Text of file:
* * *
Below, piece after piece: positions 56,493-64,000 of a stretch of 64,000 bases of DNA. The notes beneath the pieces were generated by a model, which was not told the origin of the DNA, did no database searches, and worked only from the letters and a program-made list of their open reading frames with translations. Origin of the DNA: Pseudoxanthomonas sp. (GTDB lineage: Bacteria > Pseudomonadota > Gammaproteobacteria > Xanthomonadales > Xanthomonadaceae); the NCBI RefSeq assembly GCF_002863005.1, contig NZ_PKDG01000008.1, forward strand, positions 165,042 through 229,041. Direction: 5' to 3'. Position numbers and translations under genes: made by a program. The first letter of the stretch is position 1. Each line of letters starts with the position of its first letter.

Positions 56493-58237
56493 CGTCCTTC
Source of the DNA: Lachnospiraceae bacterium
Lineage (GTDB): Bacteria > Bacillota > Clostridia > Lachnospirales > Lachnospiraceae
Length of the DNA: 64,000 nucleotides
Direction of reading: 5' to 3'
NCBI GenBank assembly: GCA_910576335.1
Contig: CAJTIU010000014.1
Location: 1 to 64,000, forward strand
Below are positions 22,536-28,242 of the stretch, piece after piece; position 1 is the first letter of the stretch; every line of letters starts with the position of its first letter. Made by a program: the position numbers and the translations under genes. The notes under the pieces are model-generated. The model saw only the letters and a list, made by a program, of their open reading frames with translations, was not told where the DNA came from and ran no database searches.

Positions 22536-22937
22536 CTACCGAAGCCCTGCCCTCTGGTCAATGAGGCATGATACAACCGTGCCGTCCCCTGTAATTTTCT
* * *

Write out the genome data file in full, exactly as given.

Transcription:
Below, piece after piece: positions 56,493-64,000 of a stretch of 64,000 bases of DNA. The notes beneath the pieces were generated by a model, which was not told the origin of the DNA, did no database searches, and worked only from the letters and a program-made list of their open reading frames with translations. Origin of the DNA: Pseudoxanthomonas sp. (GTDB lineage: Bacteria > Pseudomonadota > Gammaproteobacteria > Xanthomonadales > Xanthomonadaceae); the NCBI RefSeq assembly GCF_002863005.1, contig NZ_PKDG01000008.1, forward strand, positions 165,042 through 229,041. Direction: 5' to 3'. Position numbers and translations under genes: made by a program. The first letter of the stretch is position 1. Each line of letters starts with the position of its first letter.

Positions 56493-58237
56493 CGTCCTTC
Source of the DNA: Lachnospiraceae bacterium
Lineage (GTDB): Bacteria > Bacillota > Clostridia > Lachnospirales > Lachnospiraceae
Length of the DNA: 64,000 nucleotides
Direction of reading: 5' to 3'
NCBI GenBank assembly: GCA_910576335.1
Contig: CAJTIU010000014.1
Location: 1 to 64,000, forward strand
Below are positions 22,536-28,242 of the stretch, piece after piece; position 1 is the first letter of the stretch; every line of letters starts with the position of its first letter. Made by a program: the position numbers and the translations under genes. The notes under the pieces are model-generated. The model saw only the letters and a list, made by a program, of their open reading frames with translations, was not told where the DNA came from and ran no database searches.

Positions 22536-22937
22536 CTACCGAAGCCCTGCCCTCTGGTCAATGAGGCATGATACAACCGTGCCGTCCCCTGTAATTTTCT